In rheumatoid arthritis, immune cells called helper T cells behave differently from their counterparts in healthy cells and in other autoimmune diseases. Stanford scientists have learned why.
Stanford University School of Medicine investigators succeeded in countering inflammation and tissue damage caused by rheumatoid arthritis in mice engrafted with human joint-lining tissue and a human immune system.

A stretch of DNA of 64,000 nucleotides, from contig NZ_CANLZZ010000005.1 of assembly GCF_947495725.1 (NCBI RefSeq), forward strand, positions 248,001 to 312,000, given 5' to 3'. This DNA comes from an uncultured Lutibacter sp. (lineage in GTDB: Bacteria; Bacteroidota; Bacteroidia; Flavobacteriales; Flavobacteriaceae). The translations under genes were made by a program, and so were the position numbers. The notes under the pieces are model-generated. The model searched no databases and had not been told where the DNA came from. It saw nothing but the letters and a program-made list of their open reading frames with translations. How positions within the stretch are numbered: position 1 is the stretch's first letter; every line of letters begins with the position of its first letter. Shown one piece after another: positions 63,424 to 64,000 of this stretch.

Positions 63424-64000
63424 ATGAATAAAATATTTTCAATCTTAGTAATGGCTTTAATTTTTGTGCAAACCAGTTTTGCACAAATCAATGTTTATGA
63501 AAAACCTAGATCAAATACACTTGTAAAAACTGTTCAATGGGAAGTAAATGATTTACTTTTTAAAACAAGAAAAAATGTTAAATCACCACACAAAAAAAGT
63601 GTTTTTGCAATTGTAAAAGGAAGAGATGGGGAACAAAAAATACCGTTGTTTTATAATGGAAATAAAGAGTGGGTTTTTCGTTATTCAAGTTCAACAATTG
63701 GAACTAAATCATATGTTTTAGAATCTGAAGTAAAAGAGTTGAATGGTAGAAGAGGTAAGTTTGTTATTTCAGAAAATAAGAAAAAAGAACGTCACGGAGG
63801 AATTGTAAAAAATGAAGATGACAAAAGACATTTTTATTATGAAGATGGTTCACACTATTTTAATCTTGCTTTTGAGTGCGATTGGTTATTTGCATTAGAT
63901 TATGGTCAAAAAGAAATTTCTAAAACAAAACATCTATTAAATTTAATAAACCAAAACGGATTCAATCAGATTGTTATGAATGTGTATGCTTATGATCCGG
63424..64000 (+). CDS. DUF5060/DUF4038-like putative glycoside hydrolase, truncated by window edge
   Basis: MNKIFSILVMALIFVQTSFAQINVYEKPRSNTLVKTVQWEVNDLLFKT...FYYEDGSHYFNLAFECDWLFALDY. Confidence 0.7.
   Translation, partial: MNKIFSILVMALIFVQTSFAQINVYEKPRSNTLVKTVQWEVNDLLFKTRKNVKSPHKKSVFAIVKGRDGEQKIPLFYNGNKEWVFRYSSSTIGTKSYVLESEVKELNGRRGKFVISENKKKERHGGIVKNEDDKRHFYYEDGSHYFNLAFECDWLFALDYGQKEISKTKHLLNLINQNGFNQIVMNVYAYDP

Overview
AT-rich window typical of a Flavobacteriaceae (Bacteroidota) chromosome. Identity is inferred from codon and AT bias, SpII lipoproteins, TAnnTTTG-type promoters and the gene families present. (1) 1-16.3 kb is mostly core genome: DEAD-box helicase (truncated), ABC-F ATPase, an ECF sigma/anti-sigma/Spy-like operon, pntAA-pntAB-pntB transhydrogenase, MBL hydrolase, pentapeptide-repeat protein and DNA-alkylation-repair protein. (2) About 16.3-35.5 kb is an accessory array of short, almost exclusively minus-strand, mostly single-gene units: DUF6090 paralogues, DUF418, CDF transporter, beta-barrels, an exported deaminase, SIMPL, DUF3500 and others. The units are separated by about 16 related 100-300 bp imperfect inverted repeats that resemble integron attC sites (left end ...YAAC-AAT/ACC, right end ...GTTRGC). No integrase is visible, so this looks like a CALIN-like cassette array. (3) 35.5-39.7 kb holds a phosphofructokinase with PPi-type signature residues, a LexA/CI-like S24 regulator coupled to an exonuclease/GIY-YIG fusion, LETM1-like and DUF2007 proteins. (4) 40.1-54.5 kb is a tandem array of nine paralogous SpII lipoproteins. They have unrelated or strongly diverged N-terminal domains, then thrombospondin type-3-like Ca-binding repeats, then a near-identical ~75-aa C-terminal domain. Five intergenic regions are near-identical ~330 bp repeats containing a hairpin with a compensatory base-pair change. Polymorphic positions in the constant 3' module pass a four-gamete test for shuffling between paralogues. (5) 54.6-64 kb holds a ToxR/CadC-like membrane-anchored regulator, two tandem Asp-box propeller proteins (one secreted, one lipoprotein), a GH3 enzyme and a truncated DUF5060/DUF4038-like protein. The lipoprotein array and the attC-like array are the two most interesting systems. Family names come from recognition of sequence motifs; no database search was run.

The researchers accomplished this by shutting down a faulty molecular mechanism that they identified in humans with the disease.
A study led by Cornelia Weyand found that shutting down a faulty molecular mechanism in mice could curb the damage caused by rheumatoid arthritis.